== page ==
Anthony Esolen grew up in a town of 5,000 with twenty of his cousins. Twenty. That means, of course, that he had aunts and uncles in the town as well. He writes that "kinship is the foundation of community life", and that cousins, in particular, "provide you that straight passport into a community".

Extended family is the reason Americans survived the last Great Depression; the absence of extended family is the reason we won't survive the next one. The close proximity of many relatives - relatives who, more or less, share the same religious faith and code of morality - is the best form of social insurance there is. When hard times come, as they come to all eventually, there's a cousin with a spare room, a cousin who can loan you the rent money, an uncle who owns a business and needs a clerk, an aunt who can move in while you recover from surgery, etc., and they all live close enough to be of help in an emergency. Furthermore every family has its eccentrics, people who just don't "fit in" and conform very well to social expectations, for whatever reasons. Nowadays such people are a heavy burden, but in healthier times they could be assimilated into the extended family. The "crazy uncle" perhaps couldn't hold down a job, but maybe he could entertain the children and do odd chores for the family: there was no reason he needed to be destitute.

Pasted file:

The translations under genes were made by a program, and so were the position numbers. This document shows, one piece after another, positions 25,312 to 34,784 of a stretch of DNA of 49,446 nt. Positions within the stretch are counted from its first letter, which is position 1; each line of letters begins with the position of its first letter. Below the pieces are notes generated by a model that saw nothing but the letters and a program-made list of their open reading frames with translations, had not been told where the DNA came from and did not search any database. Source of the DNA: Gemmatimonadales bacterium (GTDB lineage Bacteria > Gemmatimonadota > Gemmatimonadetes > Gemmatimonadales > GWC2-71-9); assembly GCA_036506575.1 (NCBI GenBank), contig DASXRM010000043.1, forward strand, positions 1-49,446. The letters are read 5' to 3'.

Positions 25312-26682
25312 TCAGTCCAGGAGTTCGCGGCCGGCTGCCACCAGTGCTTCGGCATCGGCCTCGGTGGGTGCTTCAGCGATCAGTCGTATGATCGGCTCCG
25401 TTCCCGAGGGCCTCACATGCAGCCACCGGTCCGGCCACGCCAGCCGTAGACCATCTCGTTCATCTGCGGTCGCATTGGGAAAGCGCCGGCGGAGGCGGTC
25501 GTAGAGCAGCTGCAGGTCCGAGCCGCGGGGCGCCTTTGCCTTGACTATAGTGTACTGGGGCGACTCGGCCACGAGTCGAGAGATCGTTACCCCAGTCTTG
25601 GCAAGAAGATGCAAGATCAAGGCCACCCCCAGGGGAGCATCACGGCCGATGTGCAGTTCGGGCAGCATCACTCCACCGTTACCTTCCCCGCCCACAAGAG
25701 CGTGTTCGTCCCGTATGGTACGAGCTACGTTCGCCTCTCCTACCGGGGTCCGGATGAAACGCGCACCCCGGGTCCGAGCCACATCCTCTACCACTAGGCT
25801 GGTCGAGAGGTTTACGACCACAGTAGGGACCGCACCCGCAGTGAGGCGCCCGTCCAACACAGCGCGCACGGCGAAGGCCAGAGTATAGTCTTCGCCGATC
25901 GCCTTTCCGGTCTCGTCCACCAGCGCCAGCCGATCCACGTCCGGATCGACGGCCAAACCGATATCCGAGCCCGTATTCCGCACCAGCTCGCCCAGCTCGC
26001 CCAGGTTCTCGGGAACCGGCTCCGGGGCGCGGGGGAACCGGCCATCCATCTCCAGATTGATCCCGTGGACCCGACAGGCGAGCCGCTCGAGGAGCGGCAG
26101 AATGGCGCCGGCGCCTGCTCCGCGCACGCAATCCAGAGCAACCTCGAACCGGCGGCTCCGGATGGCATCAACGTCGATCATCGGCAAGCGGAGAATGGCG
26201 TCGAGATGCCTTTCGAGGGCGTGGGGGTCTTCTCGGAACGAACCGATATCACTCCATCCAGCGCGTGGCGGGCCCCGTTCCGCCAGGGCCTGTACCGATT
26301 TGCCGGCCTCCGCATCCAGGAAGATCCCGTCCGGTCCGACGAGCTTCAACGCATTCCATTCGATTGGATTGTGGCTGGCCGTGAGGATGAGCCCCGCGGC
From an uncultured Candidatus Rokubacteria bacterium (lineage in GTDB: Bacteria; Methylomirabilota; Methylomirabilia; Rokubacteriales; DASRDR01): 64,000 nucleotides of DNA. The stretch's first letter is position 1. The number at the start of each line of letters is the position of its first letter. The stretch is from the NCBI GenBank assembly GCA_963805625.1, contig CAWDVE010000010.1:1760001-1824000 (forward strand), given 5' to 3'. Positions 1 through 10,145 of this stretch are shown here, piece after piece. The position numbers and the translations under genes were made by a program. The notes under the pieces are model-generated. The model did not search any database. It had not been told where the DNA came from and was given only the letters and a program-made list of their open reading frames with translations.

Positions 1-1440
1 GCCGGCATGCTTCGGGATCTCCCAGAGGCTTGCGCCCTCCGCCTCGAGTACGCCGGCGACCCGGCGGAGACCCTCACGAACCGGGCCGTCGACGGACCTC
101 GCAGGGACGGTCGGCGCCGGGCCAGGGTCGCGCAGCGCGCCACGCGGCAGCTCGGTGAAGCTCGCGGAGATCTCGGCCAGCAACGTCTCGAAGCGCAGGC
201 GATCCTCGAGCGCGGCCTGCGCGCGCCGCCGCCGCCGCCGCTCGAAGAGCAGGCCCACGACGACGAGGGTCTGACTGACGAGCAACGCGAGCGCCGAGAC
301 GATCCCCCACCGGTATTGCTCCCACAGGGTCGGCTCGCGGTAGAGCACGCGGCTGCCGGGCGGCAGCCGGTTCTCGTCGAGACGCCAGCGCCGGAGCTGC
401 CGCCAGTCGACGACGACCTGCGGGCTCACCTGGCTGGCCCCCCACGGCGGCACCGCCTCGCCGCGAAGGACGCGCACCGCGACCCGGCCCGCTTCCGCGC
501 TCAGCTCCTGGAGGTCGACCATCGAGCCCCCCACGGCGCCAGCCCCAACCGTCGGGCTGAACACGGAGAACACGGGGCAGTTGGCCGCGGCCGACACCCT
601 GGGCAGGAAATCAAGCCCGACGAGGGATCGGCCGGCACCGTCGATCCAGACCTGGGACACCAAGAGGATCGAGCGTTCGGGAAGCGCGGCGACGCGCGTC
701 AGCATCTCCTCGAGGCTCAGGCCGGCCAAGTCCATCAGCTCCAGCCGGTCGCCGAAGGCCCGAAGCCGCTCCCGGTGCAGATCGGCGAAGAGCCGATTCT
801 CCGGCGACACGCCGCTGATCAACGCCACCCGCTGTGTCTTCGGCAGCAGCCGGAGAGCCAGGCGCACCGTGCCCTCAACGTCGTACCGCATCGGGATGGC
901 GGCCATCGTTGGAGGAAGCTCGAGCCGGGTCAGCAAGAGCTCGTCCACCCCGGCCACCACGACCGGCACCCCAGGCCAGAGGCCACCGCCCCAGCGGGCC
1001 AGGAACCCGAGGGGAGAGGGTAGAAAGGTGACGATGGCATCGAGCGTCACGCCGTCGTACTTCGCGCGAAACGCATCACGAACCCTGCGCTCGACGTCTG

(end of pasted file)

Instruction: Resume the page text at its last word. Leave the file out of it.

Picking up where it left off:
There are some on the political "right" in America who reserve their greatest wrath for the "welfare state" and its clients. I'd like to know how many children these pundits are having. What are they doing to restore the extended family?

Close call on sharia in New Jersey

I apologize for so often writing posts about things that have been known and available for a while. By this time, readers are probably used to it.

Here is one I have been saving up: The Case of the Battered Wife and Sharia

(Strangely, the original link to the appellate ruling from a number of blogs has disappeared. Fortunately, I found another. Perhaps I should download a copy. It makes fairly grim reading, so don't read it if you'd rather not.)

In New Jersey, a Moroccan woman was beaten and repeatedly raped by her husband. On one occasion she ran away from him, escaping from a window. She returned that time briefly but later left him permanently and asked a judge to give her a restraining order against the abusive husband. The judge refused the long-term protective order in part on the grounds that the husband did not have "criminal intent" when he engaged in repeated spousal rape (while his wife cried continuously), because his religious beliefs dictated that he was permitted to do what he did.

Got that?